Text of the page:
Here’s the Wisconsin Supreme Court’s 4-3 opinion in a case we’ve been following, Christus Lutheran Church of Appleton v. Wis. Dep’t of Trans., No. 2018AP 1114 (Apr. 1, 2021). Even though it was close, after oral arguments, we were hoping for a more positive result.

This is the case in which the Court of Appeals concluded that DOT’s jurisdictional offer was not based on the “full narrative appraisal” required by the statute. The offer was for $403k, but the appraisal on which it was based valued the compensation at $133k.

Wait, you ask, how so? True, the DOT offer was more than its appraisal, but it didn’t back up the increase with any appraisal other than its $133k appraisal. The increase was the result of DOT’s internal administrative review. Read that again: no appraisal supported the $403k offer.

Follow along: DOT’s appraiser opined that the owner incurred no severance damages from the partial take, and therefore did not include any in the appraisal. His letter appraised compensation for the property taken at $79k. But DOT offered the owner more, a total of $133k. Its initial offer identified $79k for the land, about $1k for “easement rights,” and the balance for “loss of various site improvements” (as the court phrased it. But “[n]otably, the initial offer letter did not identify severance damages as a line item for compensation.”

When the parties could not agree on a voluntary acquisition, and in anticipation of condemnation, DOT went back and took a second look at valuation. And after further internal review, DOT thought it should offer more. Eventually, DOT revised its offer to $403k, more than three times its initial offer. It increased the per-acre value of the land, added $75k to remedy impacts to a parking lot, and specified $159k in severance damages.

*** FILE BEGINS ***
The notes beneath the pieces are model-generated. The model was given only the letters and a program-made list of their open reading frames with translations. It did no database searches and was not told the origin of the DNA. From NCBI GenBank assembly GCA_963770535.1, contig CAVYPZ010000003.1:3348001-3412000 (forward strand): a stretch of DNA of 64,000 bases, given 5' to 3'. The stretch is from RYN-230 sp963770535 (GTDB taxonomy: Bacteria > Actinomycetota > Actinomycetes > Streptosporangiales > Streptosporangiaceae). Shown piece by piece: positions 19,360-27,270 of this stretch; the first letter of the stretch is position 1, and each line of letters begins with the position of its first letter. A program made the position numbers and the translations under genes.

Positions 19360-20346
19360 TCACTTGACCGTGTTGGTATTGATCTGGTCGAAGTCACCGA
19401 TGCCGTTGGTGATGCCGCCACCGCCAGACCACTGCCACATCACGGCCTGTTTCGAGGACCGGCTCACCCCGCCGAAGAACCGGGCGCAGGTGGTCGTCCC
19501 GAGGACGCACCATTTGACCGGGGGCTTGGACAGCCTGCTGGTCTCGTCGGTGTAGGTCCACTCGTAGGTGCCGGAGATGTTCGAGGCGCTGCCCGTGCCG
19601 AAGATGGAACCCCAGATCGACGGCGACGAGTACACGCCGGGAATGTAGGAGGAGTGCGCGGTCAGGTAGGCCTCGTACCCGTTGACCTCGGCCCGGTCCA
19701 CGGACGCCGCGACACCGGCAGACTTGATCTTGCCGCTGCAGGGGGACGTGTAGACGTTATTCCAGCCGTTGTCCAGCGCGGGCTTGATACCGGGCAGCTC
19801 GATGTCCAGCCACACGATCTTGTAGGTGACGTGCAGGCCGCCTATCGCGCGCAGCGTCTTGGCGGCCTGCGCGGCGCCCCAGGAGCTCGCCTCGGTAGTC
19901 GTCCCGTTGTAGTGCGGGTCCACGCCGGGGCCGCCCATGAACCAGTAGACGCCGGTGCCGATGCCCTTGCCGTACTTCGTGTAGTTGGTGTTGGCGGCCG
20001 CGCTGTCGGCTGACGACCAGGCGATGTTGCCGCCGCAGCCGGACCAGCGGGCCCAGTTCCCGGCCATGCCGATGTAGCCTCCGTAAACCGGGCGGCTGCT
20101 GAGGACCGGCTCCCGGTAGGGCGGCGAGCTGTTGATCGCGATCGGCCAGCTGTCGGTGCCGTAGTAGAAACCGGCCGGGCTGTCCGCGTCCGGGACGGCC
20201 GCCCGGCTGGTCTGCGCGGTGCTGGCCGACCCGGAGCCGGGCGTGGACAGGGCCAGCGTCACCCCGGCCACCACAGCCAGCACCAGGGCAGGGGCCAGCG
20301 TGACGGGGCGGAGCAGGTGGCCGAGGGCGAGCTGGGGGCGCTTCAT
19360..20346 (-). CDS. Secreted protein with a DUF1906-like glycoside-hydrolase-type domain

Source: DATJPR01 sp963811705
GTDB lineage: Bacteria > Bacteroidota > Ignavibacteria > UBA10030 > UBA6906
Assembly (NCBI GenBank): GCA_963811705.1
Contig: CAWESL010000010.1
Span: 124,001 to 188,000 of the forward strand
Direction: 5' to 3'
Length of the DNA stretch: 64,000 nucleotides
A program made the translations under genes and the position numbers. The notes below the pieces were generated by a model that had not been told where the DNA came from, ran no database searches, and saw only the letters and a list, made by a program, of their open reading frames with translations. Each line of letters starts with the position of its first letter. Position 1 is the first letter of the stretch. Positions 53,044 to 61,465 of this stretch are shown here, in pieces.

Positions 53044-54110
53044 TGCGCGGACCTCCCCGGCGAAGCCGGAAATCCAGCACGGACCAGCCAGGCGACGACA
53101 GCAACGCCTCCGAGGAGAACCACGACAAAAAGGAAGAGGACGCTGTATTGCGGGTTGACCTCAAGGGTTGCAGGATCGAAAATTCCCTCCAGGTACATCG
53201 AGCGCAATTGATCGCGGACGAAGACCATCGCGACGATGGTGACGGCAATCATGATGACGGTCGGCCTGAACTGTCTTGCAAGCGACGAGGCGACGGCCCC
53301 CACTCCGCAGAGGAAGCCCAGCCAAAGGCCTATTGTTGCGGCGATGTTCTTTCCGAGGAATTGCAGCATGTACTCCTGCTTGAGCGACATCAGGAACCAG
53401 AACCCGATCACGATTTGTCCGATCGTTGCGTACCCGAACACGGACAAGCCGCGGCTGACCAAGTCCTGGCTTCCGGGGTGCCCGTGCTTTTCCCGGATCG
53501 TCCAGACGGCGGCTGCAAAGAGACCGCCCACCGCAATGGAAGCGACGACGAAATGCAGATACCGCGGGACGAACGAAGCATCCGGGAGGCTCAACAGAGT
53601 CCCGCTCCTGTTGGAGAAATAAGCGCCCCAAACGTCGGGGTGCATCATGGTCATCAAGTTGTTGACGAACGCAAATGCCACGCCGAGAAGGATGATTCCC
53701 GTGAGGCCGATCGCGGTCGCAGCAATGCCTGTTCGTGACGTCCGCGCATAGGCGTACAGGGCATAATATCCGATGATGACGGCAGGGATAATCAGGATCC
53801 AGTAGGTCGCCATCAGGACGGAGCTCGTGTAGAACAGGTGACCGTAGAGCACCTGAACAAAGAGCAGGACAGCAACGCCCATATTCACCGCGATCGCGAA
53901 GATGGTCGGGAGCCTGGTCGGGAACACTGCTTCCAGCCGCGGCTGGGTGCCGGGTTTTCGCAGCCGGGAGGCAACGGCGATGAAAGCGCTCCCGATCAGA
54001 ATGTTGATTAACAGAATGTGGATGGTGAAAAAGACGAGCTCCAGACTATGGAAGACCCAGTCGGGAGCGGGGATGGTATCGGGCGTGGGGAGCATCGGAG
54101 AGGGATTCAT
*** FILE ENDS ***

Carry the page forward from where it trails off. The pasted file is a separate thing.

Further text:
But the owner declined, and asserted DOT’s jurisdictional offer was not supported by a “full narrative appraisal” as required by the eminent domain statutes. The court of appeals agreed, concluding that even though DOT’s valuation went up, the offer of $403k was not “based on” a full narrative appraisal explaining how DOT ended up with that amount. The only appraisal it produced was the one for $133k.

The Wisconsin Supreme Court disagreed. Four Justices concluded that “based on” does not mean a dollar-for-dollar match, but rather means that the $133k appraisal merely had to be some “fundamental ingredient” of the jurisdictional offer. You read that right: in other words, as long as the appraisal is some part of the offer, no sweat. But wait, you ask, didn’t the appraisal conclude that the property suffered no severance damages? How did the majority conclude that DOT’s offer (which omitted severance damages) was a “fundamental ingredient” of an offer that included severance damages? By concluding that the appraisal “considered” severance damages, but eventually concluded there were none. See slip op. at 21.

And to the majority it was important that DOT’s valuation increased. “A side-by-side comparison shows that no allocation decreased between the initial appraisal and the jurisdictional offer.” Slip op. at 21.